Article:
Cancer overtakes heart disease as Australia's biggest killer
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By Tom Westbrook
SYDNEY (Reuters) - Cancer has become Australia's biggest killer, overtaking heart disease for the first time to take more lives than any other ailment, a government health agency said in a report released on Tuesday.
Indigenous Australians also fare much worse than non-indigenous on almost every health score, according to Australia's Health 2016 report, complied by the government's Australian Institute of Health and Welfare and published every two years.
The total number of deaths from cancer was 44,100 in 2013, the institute said, for the first time surpassing the number of deaths from cardiovascular disease, including heart attacks and stroke.
Lung cancer is Australia's most common fatal cancer.
"People are now living long enough to get cancer in greater numbers," said Professor Lisa Horvath, director of research at the Chris O'Brien Lifehouse cancer hospital in Sydney.
"Age is the biggest risk factor, apart from smoking, for getting cancer."
Globally, cardiovascular diseases are a bigger killer than cancer, according to the World Health Organization.
Australia is doing better than Organization for Economic Co-operation and Development averages for life expectancy and infant mortality.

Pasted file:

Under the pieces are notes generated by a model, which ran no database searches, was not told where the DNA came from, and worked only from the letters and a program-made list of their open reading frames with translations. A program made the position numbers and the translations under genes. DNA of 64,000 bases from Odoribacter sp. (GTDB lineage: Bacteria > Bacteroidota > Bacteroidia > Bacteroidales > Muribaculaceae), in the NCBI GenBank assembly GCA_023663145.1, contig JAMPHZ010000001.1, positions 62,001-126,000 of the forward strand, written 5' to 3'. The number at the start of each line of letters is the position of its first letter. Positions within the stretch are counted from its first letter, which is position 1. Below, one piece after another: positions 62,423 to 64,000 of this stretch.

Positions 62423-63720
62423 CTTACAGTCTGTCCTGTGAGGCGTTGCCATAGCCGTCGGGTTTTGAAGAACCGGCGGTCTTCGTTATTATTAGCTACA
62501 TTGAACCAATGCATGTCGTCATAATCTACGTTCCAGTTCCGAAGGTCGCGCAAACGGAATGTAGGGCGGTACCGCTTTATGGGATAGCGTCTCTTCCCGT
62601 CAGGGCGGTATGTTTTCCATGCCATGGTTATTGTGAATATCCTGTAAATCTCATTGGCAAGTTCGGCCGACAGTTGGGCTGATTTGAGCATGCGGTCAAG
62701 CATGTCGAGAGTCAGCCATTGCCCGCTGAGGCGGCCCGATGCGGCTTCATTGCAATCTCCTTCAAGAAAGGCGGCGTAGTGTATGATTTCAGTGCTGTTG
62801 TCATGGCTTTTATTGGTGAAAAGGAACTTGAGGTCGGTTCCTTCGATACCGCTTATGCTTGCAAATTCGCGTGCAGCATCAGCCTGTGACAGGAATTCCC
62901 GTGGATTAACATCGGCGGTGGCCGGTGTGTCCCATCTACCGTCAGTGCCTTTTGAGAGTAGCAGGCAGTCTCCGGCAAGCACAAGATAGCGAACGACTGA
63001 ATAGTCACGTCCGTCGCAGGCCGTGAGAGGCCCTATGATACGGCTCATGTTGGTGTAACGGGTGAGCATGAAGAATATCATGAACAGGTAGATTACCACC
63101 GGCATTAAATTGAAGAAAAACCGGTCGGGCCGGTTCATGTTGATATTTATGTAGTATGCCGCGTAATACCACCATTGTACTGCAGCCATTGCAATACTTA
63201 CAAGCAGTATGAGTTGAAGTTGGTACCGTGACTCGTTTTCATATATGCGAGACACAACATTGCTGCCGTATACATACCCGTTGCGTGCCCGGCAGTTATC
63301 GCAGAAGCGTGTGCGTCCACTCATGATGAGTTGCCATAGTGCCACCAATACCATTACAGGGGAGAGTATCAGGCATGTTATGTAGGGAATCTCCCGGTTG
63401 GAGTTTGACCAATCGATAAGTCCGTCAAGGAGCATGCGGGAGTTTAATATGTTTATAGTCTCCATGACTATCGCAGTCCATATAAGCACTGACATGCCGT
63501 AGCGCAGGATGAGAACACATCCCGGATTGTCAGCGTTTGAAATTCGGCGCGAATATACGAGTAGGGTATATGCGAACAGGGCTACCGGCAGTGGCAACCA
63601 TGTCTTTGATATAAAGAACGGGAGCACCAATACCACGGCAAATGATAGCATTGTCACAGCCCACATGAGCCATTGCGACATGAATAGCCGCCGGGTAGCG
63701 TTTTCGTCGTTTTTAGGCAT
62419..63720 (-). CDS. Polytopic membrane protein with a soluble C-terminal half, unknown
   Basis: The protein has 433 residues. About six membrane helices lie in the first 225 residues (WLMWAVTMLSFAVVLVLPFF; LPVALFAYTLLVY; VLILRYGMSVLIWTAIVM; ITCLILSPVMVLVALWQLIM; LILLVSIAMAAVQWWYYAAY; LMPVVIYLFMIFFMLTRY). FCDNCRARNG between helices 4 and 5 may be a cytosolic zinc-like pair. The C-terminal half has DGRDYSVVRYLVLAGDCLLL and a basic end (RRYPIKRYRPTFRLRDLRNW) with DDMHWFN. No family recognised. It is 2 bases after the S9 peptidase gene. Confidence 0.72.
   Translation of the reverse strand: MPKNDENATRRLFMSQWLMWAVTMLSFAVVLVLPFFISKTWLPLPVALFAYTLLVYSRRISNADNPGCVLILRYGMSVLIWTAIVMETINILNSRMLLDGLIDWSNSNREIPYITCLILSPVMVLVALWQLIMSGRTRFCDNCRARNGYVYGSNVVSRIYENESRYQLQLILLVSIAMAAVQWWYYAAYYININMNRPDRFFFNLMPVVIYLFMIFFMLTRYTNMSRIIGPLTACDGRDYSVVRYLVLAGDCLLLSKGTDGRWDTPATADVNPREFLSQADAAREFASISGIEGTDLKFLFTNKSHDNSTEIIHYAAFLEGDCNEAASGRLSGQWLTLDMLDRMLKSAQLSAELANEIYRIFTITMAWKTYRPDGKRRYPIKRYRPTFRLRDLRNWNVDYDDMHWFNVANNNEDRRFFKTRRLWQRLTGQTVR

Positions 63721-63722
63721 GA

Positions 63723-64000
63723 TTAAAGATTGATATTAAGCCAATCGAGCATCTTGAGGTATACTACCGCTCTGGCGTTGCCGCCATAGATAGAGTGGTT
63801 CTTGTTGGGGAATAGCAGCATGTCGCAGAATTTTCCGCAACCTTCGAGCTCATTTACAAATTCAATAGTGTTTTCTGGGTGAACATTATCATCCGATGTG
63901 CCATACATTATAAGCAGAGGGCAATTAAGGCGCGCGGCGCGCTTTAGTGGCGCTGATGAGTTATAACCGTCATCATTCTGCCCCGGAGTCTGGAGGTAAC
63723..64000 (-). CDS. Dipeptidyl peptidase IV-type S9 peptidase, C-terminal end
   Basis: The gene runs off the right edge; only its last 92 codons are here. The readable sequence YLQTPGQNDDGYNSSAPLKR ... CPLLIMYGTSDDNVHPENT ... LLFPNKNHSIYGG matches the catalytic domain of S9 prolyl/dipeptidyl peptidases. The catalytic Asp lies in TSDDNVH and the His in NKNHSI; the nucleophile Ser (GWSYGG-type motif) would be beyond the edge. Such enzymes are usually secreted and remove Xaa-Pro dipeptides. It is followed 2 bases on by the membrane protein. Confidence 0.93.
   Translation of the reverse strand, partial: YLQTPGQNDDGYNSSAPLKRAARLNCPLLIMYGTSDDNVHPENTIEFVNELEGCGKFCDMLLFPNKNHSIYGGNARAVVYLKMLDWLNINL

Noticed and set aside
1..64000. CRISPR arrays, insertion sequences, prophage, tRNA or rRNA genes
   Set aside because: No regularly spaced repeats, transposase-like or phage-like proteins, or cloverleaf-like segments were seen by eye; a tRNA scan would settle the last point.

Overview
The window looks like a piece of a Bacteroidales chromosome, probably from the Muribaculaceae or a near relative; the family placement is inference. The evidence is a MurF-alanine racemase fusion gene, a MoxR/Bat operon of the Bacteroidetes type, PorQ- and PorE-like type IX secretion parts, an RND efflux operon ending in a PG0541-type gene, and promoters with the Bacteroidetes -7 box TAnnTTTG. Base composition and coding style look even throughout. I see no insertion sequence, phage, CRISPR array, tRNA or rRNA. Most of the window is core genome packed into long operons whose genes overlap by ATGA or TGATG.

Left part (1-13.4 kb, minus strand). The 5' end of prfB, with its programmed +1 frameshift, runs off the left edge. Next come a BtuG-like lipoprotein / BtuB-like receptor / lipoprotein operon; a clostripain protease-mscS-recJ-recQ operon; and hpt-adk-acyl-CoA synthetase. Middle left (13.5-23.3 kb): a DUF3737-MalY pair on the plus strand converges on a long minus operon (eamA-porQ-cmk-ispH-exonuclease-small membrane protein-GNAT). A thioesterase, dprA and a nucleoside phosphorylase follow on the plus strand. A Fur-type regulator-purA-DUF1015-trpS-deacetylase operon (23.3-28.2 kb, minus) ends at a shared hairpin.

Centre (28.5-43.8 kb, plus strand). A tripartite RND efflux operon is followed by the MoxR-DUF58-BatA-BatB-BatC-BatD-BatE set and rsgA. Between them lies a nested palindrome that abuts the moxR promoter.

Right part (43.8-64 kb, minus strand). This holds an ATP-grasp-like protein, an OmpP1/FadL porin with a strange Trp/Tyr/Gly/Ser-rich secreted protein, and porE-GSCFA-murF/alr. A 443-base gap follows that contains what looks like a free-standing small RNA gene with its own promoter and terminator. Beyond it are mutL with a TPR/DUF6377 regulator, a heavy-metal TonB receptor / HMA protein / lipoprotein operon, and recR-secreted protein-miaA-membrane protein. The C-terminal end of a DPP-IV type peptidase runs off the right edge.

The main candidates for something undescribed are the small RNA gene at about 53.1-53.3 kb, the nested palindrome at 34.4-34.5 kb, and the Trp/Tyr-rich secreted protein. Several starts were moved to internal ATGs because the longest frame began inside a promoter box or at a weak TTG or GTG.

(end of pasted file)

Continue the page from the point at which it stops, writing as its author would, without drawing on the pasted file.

But on both counts, the figures for indigenous Australians lag badly behind developed-world averages.
While the gap is narrowing, there remains a profound disparity in health scores between Aborigines, who comprise three percent of Australia's population, and their non-indigenous counterparts.
"What the data shows is just how important it is to bring about faster changes," said Ian Ring, a public health physician and epidemiologist at the University of Wollongong, south of Sydney.
"Housing, education and poverty do have a very great effect on health and in all of those things there's still a long way to go until Aboriginal people can enjoy the same health as the rest of the population."
Indigenous infant mortality rates, a key indicator of the general health of a population, fell 9 percent compared with figures in the previous report.
But at 6 deaths per 1,000 live births, they remain much higher than the non-indigenous infant mortality rate of 3.4 deaths per 1,000 live births.
Growth in health expenditure ran at 3.1 percent in 2012-13, well below the decade's average of 5 percent.
(Reporting by Tom Westbrook; Editing by Robert Birsel)
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